the course was toward Bull's Bay
, one of the ports supposed desirable to occupy as a coaling and supply station.
At 9 P. M. the Wabash
tacked ship and headed southwest, the wind having changed some two points.
It was apparent, then, to the commanders of such vessels as had not opened their instructions, that Bull
's Bay was not the objective point, but that it was probably Port Royal
, having a more central position, and was well known to be the best harbor for vessels of heavy draught along the whole coast.
On the forenoon of the 3d, the flag-ship made signal for the commanding officer
of the Seneca
to come on board.
A letter for Captain J. L. Lardner
, commanding the steam frigate Susquehanna
, off Charleston
, was given him, as also verbal instructions that the vessels designated would not leave the blockade of the harbor until nightfall; they were then to proceed to the entrance of Port Royal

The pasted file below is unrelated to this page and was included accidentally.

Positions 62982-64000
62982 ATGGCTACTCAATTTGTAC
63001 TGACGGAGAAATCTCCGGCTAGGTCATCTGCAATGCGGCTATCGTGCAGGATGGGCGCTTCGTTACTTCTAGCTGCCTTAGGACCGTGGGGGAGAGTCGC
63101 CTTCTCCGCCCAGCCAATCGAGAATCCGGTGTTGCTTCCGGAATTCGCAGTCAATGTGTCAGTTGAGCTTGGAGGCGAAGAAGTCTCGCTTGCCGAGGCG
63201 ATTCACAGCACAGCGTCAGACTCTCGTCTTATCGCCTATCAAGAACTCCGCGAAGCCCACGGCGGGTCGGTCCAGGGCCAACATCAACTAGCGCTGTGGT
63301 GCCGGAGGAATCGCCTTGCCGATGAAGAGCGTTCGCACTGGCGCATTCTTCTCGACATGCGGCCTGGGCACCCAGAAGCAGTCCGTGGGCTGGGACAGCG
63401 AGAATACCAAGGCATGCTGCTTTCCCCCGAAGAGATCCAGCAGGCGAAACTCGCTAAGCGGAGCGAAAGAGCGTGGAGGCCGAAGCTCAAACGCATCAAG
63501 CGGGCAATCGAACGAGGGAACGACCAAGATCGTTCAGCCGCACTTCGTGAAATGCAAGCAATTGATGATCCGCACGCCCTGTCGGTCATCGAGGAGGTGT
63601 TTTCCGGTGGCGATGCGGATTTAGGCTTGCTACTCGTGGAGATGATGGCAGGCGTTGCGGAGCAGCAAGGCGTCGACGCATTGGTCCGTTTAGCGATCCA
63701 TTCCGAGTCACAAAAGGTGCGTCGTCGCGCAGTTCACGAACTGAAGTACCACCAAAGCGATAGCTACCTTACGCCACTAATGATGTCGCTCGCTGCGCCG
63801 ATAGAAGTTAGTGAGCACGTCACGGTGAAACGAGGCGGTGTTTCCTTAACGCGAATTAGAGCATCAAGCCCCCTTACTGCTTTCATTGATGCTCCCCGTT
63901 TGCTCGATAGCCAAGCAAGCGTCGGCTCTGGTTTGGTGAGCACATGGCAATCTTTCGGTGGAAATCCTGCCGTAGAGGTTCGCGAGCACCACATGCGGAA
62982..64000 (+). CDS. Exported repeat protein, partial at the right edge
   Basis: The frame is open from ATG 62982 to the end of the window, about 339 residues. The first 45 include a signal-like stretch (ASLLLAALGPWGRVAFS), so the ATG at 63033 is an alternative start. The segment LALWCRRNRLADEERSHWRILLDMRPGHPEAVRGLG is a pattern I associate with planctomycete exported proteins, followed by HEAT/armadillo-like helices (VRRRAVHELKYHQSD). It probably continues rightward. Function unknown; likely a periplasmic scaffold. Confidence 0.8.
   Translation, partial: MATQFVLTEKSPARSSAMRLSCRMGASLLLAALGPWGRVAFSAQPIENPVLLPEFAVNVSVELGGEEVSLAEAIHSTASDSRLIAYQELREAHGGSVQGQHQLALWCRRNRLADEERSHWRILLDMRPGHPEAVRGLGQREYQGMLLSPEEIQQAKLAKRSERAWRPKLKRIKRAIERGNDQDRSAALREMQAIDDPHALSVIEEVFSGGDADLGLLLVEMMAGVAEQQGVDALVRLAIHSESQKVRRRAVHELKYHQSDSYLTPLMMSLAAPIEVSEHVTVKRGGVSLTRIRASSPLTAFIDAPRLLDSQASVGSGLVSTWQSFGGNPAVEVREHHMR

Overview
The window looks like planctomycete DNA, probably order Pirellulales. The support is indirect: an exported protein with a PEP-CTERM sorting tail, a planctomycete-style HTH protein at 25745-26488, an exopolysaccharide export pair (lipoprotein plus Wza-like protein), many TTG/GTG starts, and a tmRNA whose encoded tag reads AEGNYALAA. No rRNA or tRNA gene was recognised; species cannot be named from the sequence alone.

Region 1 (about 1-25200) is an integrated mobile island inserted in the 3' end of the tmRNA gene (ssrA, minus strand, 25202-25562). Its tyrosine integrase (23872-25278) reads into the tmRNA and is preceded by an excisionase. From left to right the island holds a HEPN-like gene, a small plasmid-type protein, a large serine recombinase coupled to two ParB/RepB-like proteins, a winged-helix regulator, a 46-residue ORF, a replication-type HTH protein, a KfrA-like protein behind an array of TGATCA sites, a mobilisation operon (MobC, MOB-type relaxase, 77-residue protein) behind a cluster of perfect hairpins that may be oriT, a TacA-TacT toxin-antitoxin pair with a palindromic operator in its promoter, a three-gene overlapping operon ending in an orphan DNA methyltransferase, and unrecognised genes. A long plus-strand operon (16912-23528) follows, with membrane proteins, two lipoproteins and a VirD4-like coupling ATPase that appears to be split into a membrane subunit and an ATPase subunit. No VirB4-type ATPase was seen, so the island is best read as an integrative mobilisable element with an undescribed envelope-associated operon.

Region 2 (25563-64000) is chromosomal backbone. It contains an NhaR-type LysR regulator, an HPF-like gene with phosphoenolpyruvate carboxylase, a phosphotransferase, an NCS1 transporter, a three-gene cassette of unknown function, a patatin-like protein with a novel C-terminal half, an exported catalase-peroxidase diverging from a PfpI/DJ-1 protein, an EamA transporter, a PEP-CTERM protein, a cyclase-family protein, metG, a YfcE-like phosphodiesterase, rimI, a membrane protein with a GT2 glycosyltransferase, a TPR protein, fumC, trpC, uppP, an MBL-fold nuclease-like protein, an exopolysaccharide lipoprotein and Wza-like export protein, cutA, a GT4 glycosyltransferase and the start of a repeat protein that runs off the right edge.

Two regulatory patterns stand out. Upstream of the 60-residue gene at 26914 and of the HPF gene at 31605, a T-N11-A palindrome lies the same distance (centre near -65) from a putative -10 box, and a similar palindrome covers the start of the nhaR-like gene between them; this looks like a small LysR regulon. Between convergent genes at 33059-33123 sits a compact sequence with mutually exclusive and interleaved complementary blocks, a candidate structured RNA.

, where the vessels of the fleet were concentrating, and where Flag-Officer Dupont
would be found.
The Seneca proceeded on her way to Charleston Bar, some thirty miles distant. No sooner had she been sighted from Fort Sumter
, than a signal gun was fired, and repeated farther in, probably to announce the arrival of the fleet of which this vessel was the avant courier
. Immediately after the capture of Port Royal
it was well known that the Confederates
had been correctly informed as to the destination, although it was only determined a few days before, and was supposed to be a profound secret.1